There are several pens on the market that mimic the function of a rig. These provide a small crucible with an inserted heating element and a removable dome—sometimes integrating water. Pens like this have become very popular and are available in a large number of iterations. Essentially, you place your material directly onto the heating element in the crucible, cover it with the dome, and a battery heats the element vaporizing your dabs at the push of a button.

     These pens are designed to consume shatter and wax in their more “solid” forms, if you will. They also work well with propane extractions, or PHO, which is another more “solid” form of cannabis concentrate utilizing a similar hydrocarbon extraction technique. While convenient, pens like these tend to get dirty quickly, which can adversely affect the taste of your dabs over time. A good pen of this type will come with an extra replaceable heating element or at least make them available. This way you can replace the element when the goop within becomes too much to bear.…  Cloud and Apex are two manufacturers that make good examples of these types of pens.

     If you are going to vape oil in its more “solid” form (e.g., budder, wax, shatter, etc.) these types of traditional set ups are what you’re going to need. But not all oil is made with butane or propane. Carbon dioxide is the second most popular solvent used to extract cannabis to make dabs.  CO2 oil has some notable differences when compared with BHO. Most notably its viscosity. Unlike BHO or PHO, it is very difficult to get CO2 oil to maintain a stable shape. It’s naturally runny like honey. For this reason, CO2 oil is usually sold in a syringe or in capsule form. If it’s in a capsule, it’s meant to be eaten.  If it’s in a syringe, however, it can be used in a variety of ways. 

     Most CO2 oil that comes in a syringe will be inactivated, that is, it has not been decarboxylated.  You can dab it just like any other “solid” extracted concentrate on any of the contraptions I mentioned above, though it will be messier. Several pens are available to consume CO2 oil. Mostly, they use a generic form of cartridge that you can fill yourself—the original ATMOS pen comes to mind. It can be a bit tricky to get your CO2 oil into the cartridge, but once it’s in there it works very simply by heating an internal element that vaporizes your oils. 

     The Eclipse H2O Vape is another product that was specifically designed for consuming CO2 oil through a rig.  They also make a handheld pipe version.  This contraption uses a borosilicate dram vial that you can fill with a bit of CO2 oil and then heat externally with a small torch lighter to vaporize the contents within.

     My favorite way to use CO2 oil is to put it in my coffee.  I love the taste and use only a small drop—enough for flavor, not to “medicate.”  I liken it to what I image the spice “mélange” from Frank Herbert’s DUNE should taste like…allowing one to fold space and time, travelling without moving.

     CO2 oil pens have hit the market hard across the country with brands like O-pen Vape leading the way in several states. These pens come with a prepackaged removable CO2 cartridge already affixed. The cartridges are replaceable and come in a variety of dosages and even strains. 

     There is a fundamental difference between purchasing a CO2 oil pen with a preloaded cartridge and filling your own cartridge from a syringe. Specifically, those prepackaged cartridges are usually also mixed with some form of thinning agent— typically propylene glycol. This organic compound, with the chemical formula C₃H8O₂, is a viscous colorless liquid that is nearly odorless but possesses a faintly sweet taste and is commonly used in the food industry. This is mixed with the CO2 oil to make it easier to handle and package at the manufacturing stage. It’s a common practice borrowed from nicotine e-cig technology. Many people mistakenly misidentify the additive in these pens as polypropylene glycol, which is a completely different thing altogether and not so much with the good-for-you.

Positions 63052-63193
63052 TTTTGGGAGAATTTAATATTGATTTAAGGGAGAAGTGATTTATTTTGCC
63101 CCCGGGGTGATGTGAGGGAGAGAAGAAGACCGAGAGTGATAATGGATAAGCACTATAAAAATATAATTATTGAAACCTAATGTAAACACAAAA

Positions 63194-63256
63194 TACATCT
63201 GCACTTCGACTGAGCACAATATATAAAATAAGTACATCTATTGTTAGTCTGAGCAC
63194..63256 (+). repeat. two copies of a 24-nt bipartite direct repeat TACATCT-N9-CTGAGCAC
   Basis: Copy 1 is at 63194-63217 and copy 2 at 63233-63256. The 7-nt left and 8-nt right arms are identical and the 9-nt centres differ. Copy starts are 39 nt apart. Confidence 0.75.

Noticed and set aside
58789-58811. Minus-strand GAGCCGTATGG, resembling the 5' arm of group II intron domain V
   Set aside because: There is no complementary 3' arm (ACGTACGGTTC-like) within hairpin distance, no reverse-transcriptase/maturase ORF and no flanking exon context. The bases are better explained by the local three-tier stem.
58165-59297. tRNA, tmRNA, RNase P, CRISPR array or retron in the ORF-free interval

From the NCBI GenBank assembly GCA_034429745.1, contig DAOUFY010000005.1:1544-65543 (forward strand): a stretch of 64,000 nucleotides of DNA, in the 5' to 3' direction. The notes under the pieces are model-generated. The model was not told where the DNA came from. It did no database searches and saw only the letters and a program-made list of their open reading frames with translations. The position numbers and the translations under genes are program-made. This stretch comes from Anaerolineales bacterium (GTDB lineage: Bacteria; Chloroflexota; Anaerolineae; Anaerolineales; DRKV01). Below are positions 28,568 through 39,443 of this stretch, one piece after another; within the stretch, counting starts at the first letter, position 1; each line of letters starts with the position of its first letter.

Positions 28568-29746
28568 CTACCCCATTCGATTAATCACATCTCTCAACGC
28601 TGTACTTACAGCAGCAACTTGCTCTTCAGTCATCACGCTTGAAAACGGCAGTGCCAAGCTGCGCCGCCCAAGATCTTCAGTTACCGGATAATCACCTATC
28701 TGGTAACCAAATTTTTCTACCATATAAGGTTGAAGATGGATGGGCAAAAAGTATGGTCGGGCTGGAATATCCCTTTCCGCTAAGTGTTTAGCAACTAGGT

Prepackaged CO2 pens are perfect for novice cannabis consumers and/or those who consume lightly.  More experienced (i.e., tolerant) consumers may find these pens lacking in the oomph factor. In addition, CO2 has a particular taste of its own and this can be imparted to your dabs. 

     Most concentrate connoisseurs are looking for flavor over anything else. They often speak of “terps,” referring to the terpine profile of a particular strain. Terpines are the organic compounds that impart flavor and smell to plant oils. The general rule is the “terpier” your hash is the better it’s going to be…  But since CO2 has its own flavor profile it tends to come through, sometimes overpoweringly so.

     The analogy I often use to explain this involves my Soda Stream at home. Have you ever noticed the “taste” of club soda or soda water (seltzer)?  It’s consistent. That’s the CO2.  At home we drink our tap water. When my wife and I moved into our home 15 years ago we had the water tested and it tested great. Our water tastes like mountain freshness right from the tap. But put it through the Soda Stream and BAM! Tastes just like seltzer out of a bottle from the store…CO2. That same flavor tends to impart itself on dabs made from CO2 so that after a while anyway, they all start to taste the same.

     So there you have it. A simple guide to vape pens. There’s a lot out there to choose from. Just try to remember these few simple things. Flower vapes can be handheld these days and they work great. But flower vaping and concentrate vaping are very different. If you’re a novice cannabis consumer, stick to vaping flowers. When you advance to dabbing, the prepackaged CO2 oil pens are perfect to start. If you’re a heavy hitter skip the prepackaged CO2 pens for the fill it yourself vapes. These will allow you to refill them with your choice of CO2 product without any fillers like propylene glycol. Or skip the CO2 altogether and go with a pen that has a crucible and dome and try some BHO or PHO. Remember to keep it clean and replace the crucible often for best taste. Whichever method you try always remember to keep on tokin’!